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SubStance 35.3 (2006) 3-4

The French Novel Now
Warren Motte
University of Colorado

As many of us know to our chagrin, speculating about the "now" can be very perilous indeed, for that "now" is the most protean of terms, at once both dynamic and static, mutating into something quite different even as we struggle to come to terms with it, yet continually demanding that we account for it once and for all. In the essays included here, we have attempted to describe certain forms that the French novel takes in what passes—for the briefest of moments—as the "now." Rather than pretending to offer a fully detailed map of what has been called the "extreme contemporary," we have instead taken a series of soundings therein. Each is devoted to a single author, offering each contributor an opportunity to reflect in a substantive way on his or her subject.

Clearly enough, lots of other perfectly worthy novelists might have been considered here. People such as Linda Lê, Antoine Volodine, Amélie Nothomb, Eric Chevillard, Christian Gailly, Hélène Lenoir, Marie Darrieussecq, Pierre Michon, Iegor Gran, Eric Laurrent, Marie Redonnet, Caroline Lamarche, Jacques Serena, Christine Montalbetti, Christine Angot, Yann Apperry, and Isabelle Lévesque, to name just a very few, have helped to reshape the French novel's horizon of possibility in the last few years in significant ways. One could even imagine, I suppose, that we might have chosen to include something about Michel Houellebecq—but no, forget I said that.

Granted, then, that we have not pretended to speak exhaustively and definitively about the French novel now, the seven essays that follow provide an interesting sampling of new novelistic shapes, each of those shapes balancing precariously between tradition and innovation, between an affirmation of the novel's continued vitality as a cultural form and a subversion of some of that form's most venerable strategies. Each of the writers invoked in the following pages is in a sense the heir to a tradition of literary subversion, having been weaned on the New Novel and the writings of figures such as Alain Robbe-Grillet, Claude Simon, Nathalie Sarraute, Michel Butor, Marguerite Duras, Robert Pinget, and Claude Ollier. Moreover, most of them (with the exceptions of Lydie [End Page 3] Salvayre and Gérard Gavarry) have been affiliated for all or part of their careers with the Editions de Minuit, which of course provided the New Novel with all the comforts of home. They are deeply aware, then, that in order to make things new one must put previous models of literary practice on trial. Yet by the same token they realize that certain experiments in novelistic form carried out in the wake of the New Novel—I'm thinking here of the esoteric and studiously "illegible" texts of writers like Pierre Guyotat, Jean-Pierre Faye, Jean Ricardou, Maurice Roche, and the early Philippe Sollers—failed to confirm the promise implicit in their precursors, and thus served to amplify those death-of-the-novel wailings that have echoed through the critical world at various pitches during the last thirty-five years or so.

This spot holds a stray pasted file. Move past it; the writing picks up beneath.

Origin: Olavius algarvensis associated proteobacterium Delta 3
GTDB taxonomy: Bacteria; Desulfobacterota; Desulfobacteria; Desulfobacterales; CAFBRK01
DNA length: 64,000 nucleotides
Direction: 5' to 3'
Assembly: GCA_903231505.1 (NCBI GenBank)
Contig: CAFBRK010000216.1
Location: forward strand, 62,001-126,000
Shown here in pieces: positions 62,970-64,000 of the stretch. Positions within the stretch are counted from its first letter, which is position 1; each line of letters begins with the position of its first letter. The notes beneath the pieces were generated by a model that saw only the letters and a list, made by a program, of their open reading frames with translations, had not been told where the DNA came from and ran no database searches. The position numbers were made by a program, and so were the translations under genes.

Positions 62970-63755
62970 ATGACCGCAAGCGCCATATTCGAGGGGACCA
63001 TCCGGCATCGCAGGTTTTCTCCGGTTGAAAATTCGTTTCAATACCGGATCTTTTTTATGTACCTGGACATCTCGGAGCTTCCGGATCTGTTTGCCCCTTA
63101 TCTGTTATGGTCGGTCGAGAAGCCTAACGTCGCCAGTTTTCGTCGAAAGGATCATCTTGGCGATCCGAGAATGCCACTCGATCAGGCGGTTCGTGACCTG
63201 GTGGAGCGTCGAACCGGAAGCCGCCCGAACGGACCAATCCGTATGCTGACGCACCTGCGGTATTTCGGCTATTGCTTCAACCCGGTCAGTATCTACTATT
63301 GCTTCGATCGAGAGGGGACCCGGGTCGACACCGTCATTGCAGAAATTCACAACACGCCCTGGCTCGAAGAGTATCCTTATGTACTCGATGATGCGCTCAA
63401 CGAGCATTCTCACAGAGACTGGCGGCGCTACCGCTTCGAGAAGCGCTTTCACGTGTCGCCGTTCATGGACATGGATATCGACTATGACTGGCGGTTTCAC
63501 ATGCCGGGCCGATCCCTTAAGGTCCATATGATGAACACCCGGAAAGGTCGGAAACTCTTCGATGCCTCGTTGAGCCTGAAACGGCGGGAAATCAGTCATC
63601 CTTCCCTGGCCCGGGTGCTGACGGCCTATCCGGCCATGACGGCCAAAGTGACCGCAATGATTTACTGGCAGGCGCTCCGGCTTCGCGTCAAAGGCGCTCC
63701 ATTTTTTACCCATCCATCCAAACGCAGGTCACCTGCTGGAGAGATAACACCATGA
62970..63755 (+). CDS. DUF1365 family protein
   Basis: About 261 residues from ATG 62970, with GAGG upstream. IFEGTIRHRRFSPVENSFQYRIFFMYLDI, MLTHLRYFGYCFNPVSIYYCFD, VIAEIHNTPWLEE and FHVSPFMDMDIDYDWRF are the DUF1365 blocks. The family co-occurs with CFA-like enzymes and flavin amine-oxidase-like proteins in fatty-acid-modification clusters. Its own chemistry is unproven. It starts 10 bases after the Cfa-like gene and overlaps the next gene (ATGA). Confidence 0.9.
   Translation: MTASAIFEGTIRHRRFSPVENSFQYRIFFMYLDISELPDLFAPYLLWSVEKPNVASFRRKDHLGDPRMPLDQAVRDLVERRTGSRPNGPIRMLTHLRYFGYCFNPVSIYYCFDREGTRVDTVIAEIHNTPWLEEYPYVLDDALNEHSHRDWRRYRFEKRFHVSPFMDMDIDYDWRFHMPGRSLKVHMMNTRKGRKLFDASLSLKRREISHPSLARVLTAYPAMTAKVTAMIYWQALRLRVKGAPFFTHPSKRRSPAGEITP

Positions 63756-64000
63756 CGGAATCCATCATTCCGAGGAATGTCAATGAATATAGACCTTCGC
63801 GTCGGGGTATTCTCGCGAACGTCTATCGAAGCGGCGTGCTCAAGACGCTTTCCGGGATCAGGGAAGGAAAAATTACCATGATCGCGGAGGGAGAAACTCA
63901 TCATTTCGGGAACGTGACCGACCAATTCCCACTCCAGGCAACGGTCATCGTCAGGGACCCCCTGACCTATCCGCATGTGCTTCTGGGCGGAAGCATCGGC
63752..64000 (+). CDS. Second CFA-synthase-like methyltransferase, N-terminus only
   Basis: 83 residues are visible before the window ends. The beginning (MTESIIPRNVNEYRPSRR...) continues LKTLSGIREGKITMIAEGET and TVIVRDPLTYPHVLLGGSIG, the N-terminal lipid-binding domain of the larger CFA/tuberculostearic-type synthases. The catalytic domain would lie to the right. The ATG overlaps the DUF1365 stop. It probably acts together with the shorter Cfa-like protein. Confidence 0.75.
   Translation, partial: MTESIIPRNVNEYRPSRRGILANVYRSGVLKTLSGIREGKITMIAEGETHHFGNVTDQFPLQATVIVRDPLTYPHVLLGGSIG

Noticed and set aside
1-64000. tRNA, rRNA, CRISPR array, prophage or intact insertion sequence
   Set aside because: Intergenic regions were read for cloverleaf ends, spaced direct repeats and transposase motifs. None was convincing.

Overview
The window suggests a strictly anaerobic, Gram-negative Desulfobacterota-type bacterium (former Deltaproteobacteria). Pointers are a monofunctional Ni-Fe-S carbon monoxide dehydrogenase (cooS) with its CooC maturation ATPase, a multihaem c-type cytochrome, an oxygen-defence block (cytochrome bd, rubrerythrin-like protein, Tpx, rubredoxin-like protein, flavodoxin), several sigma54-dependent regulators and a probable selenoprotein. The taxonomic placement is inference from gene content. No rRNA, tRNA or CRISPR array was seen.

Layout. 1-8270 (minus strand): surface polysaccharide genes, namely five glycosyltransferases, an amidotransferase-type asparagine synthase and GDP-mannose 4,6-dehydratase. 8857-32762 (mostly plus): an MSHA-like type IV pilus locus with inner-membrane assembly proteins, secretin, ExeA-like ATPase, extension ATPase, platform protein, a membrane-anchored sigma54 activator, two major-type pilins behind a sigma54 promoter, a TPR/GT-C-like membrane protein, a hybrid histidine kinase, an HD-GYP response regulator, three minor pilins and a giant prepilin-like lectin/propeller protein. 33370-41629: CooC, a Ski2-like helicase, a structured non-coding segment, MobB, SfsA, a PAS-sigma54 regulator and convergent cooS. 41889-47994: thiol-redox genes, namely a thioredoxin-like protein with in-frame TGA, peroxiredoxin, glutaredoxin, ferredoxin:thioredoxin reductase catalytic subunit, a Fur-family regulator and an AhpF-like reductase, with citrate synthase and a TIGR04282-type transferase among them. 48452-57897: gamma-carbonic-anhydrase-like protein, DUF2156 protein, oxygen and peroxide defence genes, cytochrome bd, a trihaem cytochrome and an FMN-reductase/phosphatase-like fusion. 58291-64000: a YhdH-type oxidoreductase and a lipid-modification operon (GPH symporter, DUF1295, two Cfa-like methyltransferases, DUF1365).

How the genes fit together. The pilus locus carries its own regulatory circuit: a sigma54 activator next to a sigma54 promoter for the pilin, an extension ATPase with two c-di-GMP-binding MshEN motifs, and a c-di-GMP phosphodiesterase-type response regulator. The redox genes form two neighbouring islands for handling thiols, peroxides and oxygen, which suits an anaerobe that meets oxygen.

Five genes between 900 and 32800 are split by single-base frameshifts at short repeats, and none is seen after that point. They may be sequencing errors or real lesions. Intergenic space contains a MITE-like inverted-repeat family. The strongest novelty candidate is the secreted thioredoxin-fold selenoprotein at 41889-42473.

Each of these writers has taken that sobering lesson to heart in some fashion; and each affirms, either more explicitly or more subtly, that the novel still matters in our culture. The techniques upon which those affirmations rely differ dramatically, to be sure: a reinvigoration of the principle of narrativity here, an astonishing performance of formalist experimentation there; in some cases a return to the comic or the satiric voice, in others the suggestion that high adventure may be found in the apparently banal detail of the quotidian. Considering the multiplicity of those literary gestures, it strikes me that it might be useful to view contemporary French novels as characters in a far vaster fiction, one which speaks in the "now" but also well beyond it, in both directions, one which projects far into our cultural past, and which looks forward into a future we cannot yet imagine.

 Warren Motte is Professor of French...


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